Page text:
This miracle of nature in the middle of Turkey has rocks in the shape of witch’s hats and fairy chimneys, and underground villages and mysterious secret churches. Also, it’s an amazing area for walking.
Published in slightly altered format, with lots of beautiful pictures by Mick Palarczyk)
The freakish, bizarre landscape of Capadocia was shaped millions of years ago, when there were still active volcanoes in the area. After volcanic eruptions soft soil mixed with hard stones and formed tuff stone. Caused by erosion, over the course of centuries the so called fairy chimneys were formed, along with the beautifully shaped green valleys.
At first sight, the landscape outside the villages seems deserted. But when you walk around you can see that in fact the land is used intensively. People are working in the vineyards, shepherds walk the valleys with their herds, and in the caves there is life too. Villagers who work in the fields and orchards have decorated caves modestly with cushions. On hot days, the cool caves are an excellent hide-out for a rest.
An important part of the history of Capadocia is the time when a lot of Christians lived here. In the early years of Christianity they settled here as refugees from places where they were not welcome, and they stayed for centuries. The rock churches are the beautiful remnants of that period. Sometimes they are grouped together in former monasteries (as in the open air museum at Göreme), but you can also see them everywhere in the landscape, just as you walk around. These rock churches stand alone, are less well maintained and usually are decorated less impressively, but match perfectly their quiet and solitary niches in the landscape.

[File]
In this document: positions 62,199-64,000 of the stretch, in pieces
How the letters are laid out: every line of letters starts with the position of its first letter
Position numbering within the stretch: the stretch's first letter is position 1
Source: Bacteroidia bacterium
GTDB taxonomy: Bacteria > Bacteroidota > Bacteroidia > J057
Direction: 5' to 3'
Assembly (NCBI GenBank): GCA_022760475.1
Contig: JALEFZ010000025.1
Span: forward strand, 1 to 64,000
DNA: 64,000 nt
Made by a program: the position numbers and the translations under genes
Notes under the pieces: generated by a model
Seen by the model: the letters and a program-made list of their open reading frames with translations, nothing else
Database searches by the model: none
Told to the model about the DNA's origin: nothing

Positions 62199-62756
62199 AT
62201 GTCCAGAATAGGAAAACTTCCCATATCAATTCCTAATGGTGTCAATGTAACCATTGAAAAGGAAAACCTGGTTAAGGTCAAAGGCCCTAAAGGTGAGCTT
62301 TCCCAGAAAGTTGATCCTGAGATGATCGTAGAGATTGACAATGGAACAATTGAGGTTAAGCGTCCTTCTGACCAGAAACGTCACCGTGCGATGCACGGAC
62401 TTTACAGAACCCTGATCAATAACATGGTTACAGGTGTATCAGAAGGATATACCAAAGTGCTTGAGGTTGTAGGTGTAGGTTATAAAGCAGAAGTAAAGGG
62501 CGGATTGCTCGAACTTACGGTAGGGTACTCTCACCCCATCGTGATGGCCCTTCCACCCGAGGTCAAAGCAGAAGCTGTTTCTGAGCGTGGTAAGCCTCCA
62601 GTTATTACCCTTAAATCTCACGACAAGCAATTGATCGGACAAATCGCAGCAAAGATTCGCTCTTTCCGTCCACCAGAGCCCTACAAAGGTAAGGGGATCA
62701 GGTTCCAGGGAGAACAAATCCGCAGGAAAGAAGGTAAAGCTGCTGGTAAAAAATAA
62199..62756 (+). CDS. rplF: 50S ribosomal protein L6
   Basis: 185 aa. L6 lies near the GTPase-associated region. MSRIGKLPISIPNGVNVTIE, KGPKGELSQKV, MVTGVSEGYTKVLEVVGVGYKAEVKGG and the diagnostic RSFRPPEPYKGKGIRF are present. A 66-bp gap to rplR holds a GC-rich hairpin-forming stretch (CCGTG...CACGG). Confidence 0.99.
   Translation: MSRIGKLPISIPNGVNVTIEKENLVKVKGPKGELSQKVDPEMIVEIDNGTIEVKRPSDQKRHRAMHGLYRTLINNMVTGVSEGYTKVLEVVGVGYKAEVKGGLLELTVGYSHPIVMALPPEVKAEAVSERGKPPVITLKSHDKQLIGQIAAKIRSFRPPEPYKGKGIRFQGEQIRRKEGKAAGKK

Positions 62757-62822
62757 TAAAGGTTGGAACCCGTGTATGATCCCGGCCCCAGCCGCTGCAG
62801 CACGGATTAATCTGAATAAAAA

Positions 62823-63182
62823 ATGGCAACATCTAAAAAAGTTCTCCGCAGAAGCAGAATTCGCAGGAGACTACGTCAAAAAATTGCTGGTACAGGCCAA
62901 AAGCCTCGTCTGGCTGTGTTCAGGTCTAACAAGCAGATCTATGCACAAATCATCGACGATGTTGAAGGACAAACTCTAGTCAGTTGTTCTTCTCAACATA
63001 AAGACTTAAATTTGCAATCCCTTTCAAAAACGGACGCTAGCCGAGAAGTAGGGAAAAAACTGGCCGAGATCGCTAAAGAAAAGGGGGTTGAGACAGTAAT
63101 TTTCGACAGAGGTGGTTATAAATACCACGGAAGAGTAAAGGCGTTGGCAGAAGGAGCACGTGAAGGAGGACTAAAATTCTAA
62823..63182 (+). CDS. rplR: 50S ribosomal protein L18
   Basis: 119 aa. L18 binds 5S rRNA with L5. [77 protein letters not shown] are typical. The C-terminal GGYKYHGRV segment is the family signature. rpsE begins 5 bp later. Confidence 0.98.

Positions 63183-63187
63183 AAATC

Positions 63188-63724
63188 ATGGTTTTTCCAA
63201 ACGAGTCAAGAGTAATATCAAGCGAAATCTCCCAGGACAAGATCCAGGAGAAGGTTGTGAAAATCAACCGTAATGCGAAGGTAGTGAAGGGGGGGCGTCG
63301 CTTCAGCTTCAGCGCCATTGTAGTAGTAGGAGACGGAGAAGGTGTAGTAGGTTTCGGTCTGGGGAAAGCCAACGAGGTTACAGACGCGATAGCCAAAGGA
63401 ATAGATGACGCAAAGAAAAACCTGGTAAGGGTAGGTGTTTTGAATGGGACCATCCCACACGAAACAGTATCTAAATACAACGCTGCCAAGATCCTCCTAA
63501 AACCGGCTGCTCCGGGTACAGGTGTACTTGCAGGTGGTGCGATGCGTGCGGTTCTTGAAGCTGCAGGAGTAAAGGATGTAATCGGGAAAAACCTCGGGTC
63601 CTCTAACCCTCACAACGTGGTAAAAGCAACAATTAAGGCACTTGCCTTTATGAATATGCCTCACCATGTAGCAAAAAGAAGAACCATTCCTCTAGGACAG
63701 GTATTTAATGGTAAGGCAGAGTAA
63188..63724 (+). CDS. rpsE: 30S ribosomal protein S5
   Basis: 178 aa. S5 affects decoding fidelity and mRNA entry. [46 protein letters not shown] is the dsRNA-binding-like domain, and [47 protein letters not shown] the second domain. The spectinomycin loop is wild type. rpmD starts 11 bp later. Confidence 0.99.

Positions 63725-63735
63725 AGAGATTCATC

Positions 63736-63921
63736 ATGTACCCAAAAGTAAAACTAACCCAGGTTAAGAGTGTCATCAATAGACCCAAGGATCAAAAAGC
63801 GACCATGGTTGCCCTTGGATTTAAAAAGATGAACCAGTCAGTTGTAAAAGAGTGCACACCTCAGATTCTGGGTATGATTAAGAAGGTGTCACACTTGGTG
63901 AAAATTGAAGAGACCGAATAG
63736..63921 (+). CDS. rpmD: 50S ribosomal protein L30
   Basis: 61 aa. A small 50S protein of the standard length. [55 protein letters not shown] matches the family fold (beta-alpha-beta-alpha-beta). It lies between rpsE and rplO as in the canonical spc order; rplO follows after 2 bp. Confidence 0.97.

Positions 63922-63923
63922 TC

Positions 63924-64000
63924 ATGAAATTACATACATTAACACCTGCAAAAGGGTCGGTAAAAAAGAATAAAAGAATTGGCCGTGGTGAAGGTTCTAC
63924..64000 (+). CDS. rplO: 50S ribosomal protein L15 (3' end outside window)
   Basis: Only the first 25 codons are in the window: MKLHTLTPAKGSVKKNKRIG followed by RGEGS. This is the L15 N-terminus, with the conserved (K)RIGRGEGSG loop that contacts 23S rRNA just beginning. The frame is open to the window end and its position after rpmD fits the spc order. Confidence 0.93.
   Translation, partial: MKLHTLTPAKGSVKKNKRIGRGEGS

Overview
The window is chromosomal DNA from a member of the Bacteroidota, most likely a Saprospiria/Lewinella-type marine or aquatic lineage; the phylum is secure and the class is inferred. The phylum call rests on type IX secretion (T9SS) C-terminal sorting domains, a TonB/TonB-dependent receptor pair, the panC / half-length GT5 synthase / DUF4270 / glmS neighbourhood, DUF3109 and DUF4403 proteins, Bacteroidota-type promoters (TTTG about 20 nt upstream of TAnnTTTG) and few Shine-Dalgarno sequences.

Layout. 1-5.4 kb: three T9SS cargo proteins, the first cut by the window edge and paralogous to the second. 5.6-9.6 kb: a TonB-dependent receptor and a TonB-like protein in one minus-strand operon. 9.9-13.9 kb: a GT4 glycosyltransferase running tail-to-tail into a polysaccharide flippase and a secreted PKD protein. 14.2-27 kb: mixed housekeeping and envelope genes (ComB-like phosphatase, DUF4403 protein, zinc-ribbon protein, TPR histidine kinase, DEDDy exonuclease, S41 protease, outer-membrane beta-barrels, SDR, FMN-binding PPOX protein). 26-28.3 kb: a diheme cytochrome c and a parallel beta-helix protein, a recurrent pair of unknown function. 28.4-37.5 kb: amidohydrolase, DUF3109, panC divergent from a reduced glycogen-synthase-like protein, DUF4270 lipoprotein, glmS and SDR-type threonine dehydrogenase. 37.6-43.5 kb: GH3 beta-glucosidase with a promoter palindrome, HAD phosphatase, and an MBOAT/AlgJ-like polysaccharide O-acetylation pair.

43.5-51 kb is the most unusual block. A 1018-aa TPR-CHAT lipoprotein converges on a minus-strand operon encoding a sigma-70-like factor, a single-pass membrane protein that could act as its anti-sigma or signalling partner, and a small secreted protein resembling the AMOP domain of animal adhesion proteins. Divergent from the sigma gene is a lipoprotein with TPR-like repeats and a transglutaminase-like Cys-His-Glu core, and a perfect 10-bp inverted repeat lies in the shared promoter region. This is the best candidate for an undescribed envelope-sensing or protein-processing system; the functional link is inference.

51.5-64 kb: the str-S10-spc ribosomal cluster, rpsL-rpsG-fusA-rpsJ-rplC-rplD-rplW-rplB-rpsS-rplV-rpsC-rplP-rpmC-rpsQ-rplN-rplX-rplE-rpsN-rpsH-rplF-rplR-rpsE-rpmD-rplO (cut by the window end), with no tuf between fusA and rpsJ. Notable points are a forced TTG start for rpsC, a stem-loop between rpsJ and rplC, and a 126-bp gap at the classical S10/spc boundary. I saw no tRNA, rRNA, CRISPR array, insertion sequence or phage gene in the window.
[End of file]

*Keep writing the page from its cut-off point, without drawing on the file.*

Capadocia is a wonderful place to go walking, but going out on your own is not easy. Detailed maps of the area are not available. Anyone wanting to walk with a Dutch guide can hire Evelien Boogaart, who has her one-woman trekking company in the lovely village of Ortahisar.
As a soon-to-graduate anthropologist she came to the region to research the influence of tourism on the culture of the villagers of Capadocia, and got to know the population well. “This region has been on different migration and trade routes for centuries, and several cultures have coexisted here. From long ago the people have been very hospitable.” Evelien offers guided walks and also accommodation in beautiful old and luxuriously appointed caves.
Trekking with Dutch guide
An eight day (seven nights) stay with guide Evelien Boogaart costs € 375,- per person, including five lunches, five dinners, five walks, and with a double or shared room. For families with children the prices are adjusted accordingly, and made-to-measure arrangements are also possible.
Highlights of Capadocia
* Rock churches – both grouped together and spread through the landscape
* Underground cities – there are dozens of them, and a few are accessible to the public, like those in Derinkuyu and Kaymakli
* Zelve open air museum – a city cut out of the rocks. Zelve was inhabited up until the 1950’s, when the villagers had to move because the buildings were no longer solid enough. Zelve is busy on the weekends, quieter on weekdays, and wonderful for both adults and children, who can happily clamber all over the place.
* Rocks and valleys – the many valleys are paradise for walkers.